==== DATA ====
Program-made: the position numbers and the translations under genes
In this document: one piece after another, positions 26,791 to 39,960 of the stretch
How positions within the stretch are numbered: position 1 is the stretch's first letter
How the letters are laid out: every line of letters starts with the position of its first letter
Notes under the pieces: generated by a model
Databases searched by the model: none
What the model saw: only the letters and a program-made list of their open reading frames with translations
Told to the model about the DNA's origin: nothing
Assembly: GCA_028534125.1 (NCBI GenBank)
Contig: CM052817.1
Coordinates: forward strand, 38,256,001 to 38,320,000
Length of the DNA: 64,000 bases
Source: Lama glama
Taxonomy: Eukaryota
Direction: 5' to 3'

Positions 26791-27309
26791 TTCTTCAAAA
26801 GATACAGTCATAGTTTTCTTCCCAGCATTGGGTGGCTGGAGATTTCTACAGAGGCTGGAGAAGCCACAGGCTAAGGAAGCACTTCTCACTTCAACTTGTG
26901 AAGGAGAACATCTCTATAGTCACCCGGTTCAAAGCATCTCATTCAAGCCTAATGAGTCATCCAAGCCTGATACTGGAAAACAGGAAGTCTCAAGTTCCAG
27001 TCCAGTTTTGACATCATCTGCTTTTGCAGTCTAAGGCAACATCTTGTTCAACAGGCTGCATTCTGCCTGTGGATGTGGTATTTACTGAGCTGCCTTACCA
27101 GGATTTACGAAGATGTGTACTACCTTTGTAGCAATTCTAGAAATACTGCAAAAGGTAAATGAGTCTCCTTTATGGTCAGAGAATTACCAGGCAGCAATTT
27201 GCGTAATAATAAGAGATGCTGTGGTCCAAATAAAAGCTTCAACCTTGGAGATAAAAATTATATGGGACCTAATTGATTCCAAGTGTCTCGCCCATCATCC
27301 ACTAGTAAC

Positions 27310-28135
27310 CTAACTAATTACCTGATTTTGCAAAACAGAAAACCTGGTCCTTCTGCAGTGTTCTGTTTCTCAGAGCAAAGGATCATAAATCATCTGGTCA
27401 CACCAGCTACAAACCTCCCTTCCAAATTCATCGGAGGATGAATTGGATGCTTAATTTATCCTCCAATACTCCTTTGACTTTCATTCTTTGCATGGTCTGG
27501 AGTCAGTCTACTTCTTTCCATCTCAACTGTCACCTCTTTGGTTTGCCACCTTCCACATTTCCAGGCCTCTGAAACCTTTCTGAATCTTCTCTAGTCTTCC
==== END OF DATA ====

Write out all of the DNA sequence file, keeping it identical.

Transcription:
Program-made: the position numbers and the translations under genes
In this document: one piece after another, positions 26,791 to 39,960 of the stretch
How positions within the stretch are numbered: position 1 is the stretch's first letter
How the letters are laid out: every line of letters starts with the position of its first letter
Notes under the pieces: generated by a model
Databases searched by the model: none
What the model saw: only the letters and a program-made list of their open reading frames with translations
Told to the model about the DNA's origin: nothing
Assembly: GCA_028534125.1 (NCBI GenBank)
Contig: CM052817.1
Coordinates: forward strand, 38,256,001 to 38,320,000
Length of the DNA: 64,000 bases
Source: Lama glama
Taxonomy: Eukaryota
Direction: 5' to 3'

Positions 26791-27309
26791 TTCTTCAAAA
26801 GATACAGTCATAGTTTTCTTCCCAGCATTGGGTGGCTGGAGATTTCTACAGAGGCTGGAGAAGCCACAGGCTAAGGAAGCACTTCTCACTTCAACTTGTG
26901 AAGGAGAACATCTCTATAGTCACCCGGTTCAAAGCATCTCATTCAAGCCTAATGAGTCATCCAAGCCTGATACTGGAAAACAGGAAGTCTCAAGTTCCAG
27001 TCCAGTTTTGACATCATCTGCTTTTGCAGTCTAAGGCAACATCTTGTTCAACAGGCTGCATTCTGCCTGTGGATGTGGTATTTACTGAGCTGCCTTACCA
27101 GGATTTACGAAGATGTGTACTACCTTTGTAGCAATTCTAGAAATACTGCAAAAGGTAAATGAGTCTCCTTTATGGTCAGAGAATTACCAGGCAGCAATTT
27201 GCGTAATAATAAGAGATGCTGTGGTCCAAATAAAAGCTTCAACCTTGGAGATAAAAATTATATGGGACCTAATTGATTCCAAGTGTCTCGCCCATCATCC
27301 ACTAGTAAC

Positions 27310-28135
27310 CTAACTAATTACCTGATTTTGCAAAACAGAAAACCTGGTCCTTCTGCAGTGTTCTGTTTCTCAGAGCAAAGGATCATAAATCATCTGGTCA
27401 CACCAGCTACAAACCTCCCTTCCAAATTCATCGGAGGATGAATTGGATGCTTAATTTATCCTCCAATACTCCTTTGACTTTCATTCTTTGCATGGTCTGG
27501 AGTCAGTCTACTTCTTTCCATCTCAACTGTCACCTCTTTGGTTTGCCACCTTCCACATTTCCAGGCCTCTGAAACCTTTCTGAATCTTCTCTAGTCTTCC